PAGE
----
§ 3. Mr. Dalyell
asked the Secretary of State for the Environment if he will make a statement on his discussions with the rugby unions of Scotland, England and Wales on proposed tours of South Africa.
§ The Under-Secretary of State for the Environment (Mr. Hector Monro)
The home rugby unions are fully aware of the Government's stance on proposed tours to and from South Africa as set out in our press statement of 14 September. This was again made clear during my recent informal meeting with the chairman of the tours committee.
§ Mr. Monro
We hope that anyone responsible for staging such a tour is aware of all the possible implications. Rugby is not an Olympic sport. The rugby unions are not affiliated to the British Olympic Association. It is for the International Olympic Committee to decide which countries should participate in the Games.
§ Mr. Nicholas Winterton
Will my hon. Friend state why he has adopted this attitude to proposed tours in South Africa.? Would he not agree that taking tours to South Africa can educate the peole of South Africa and speed up the processes that are already taking place in that country? If he does accept the attitude that he has expressed—I find it 1278 difficult to believe that he really does—how can he agree to the holding of the Olympic Games in one of the most barbaric and totalitarian countries in the world?
§ Mr. Roy Hughes
Is the Minister aware that yesterday evening a meeting took place in the House between representatives of the home tours committee of the Rugby Football Union and the sports group of the Parliamentary Labour Party at which it was indicated to us that no decision has yet been taken on the proposed tour? Will the Minister prevail upon the rugby authorities not to undertake the tour, bearing in mind that it is necessary to honour the spirit, as well as the letter, of the Gleneagles agreement?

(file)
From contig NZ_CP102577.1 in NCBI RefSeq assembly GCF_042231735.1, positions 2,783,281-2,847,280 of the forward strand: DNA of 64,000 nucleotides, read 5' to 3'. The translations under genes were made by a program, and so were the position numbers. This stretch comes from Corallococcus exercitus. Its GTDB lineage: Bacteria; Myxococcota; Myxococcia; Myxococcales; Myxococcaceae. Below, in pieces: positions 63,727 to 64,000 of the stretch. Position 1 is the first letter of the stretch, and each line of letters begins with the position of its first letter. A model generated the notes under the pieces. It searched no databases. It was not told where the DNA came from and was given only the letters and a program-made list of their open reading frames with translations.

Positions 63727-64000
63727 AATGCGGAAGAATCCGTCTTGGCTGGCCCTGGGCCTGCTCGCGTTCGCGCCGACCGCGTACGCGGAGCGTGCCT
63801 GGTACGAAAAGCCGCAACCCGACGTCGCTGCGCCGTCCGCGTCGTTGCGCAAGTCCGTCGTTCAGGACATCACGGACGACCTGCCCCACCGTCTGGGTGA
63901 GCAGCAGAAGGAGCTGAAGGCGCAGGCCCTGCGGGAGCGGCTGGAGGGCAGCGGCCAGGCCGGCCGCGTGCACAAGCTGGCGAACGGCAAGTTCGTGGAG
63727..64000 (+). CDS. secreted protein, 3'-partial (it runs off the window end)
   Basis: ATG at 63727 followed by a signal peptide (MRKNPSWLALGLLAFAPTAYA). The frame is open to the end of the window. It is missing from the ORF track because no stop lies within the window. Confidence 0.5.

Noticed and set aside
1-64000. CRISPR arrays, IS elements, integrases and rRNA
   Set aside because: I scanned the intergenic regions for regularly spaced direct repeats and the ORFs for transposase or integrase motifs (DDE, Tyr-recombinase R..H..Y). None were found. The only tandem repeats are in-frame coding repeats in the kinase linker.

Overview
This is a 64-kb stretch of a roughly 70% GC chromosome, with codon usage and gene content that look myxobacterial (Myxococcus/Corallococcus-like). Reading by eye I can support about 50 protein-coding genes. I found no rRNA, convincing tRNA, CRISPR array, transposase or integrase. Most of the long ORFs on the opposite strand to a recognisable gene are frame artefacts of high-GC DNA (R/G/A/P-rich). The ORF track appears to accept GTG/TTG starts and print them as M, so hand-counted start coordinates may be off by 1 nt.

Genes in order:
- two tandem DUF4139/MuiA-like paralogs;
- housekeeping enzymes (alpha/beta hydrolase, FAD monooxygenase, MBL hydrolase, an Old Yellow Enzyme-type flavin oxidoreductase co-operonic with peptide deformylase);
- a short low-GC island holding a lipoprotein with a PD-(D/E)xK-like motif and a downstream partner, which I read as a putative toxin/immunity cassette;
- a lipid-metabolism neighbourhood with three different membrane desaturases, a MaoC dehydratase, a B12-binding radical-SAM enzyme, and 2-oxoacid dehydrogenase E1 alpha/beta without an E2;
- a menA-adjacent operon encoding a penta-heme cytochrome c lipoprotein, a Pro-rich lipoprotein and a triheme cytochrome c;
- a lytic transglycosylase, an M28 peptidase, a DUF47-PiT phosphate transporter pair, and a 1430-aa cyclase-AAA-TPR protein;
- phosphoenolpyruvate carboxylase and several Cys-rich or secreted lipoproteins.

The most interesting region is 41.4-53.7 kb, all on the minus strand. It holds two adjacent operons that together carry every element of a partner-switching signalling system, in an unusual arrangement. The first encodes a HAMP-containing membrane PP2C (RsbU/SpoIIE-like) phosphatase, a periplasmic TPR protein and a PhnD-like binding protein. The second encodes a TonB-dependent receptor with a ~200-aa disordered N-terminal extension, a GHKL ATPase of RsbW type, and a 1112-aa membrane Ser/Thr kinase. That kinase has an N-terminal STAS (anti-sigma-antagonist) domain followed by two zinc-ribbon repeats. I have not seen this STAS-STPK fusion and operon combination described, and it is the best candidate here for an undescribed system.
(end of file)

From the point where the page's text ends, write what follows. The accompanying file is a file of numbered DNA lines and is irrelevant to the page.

§ Mr. Denis Howell
Is the Minister aware that his strong, sensible, intelligent and civilised stand will be supported by all my right hon. and hon. Friends? Is it not the case that the Olympic Games is the only occasion on which the youth of the world from 146 nations, irrespective of their backgrounds—political, racial or religious—come together freely? Is that not something which we ought to treasure and preserve rather than surrender? Does the Minister also agree that one sport has no right to jeopardise the thousands of hours of dedicated training put in by hundreds of our finest sportsmen and women, and jeopardise their chances of representing themselves and their country at the Olympic Games? Finally—[Hon. MEMBERS: "Show the right hon. Gentleman the red card."]—
§ Mr. Speaker
Order. It is the red card for the right hon. Gentleman. He must know that the same rules apply to Front Bench spokesmen as to Back Benchers. Perhaps he will conclude his question. Let us say that I have shown him a yellow card.
§ Mr. Howell
With the greatest respect, Mr. Speaker, when I was a referee I always took provocation into account.
§ Mr. Howell
I am most grateful to you, Mr. Speaker. Does the Minister agree that it would be the greatest disservice to the Commonwealth if rugby tours to South Africa ended the Commonwealth Games or turned them once more into whites-only games?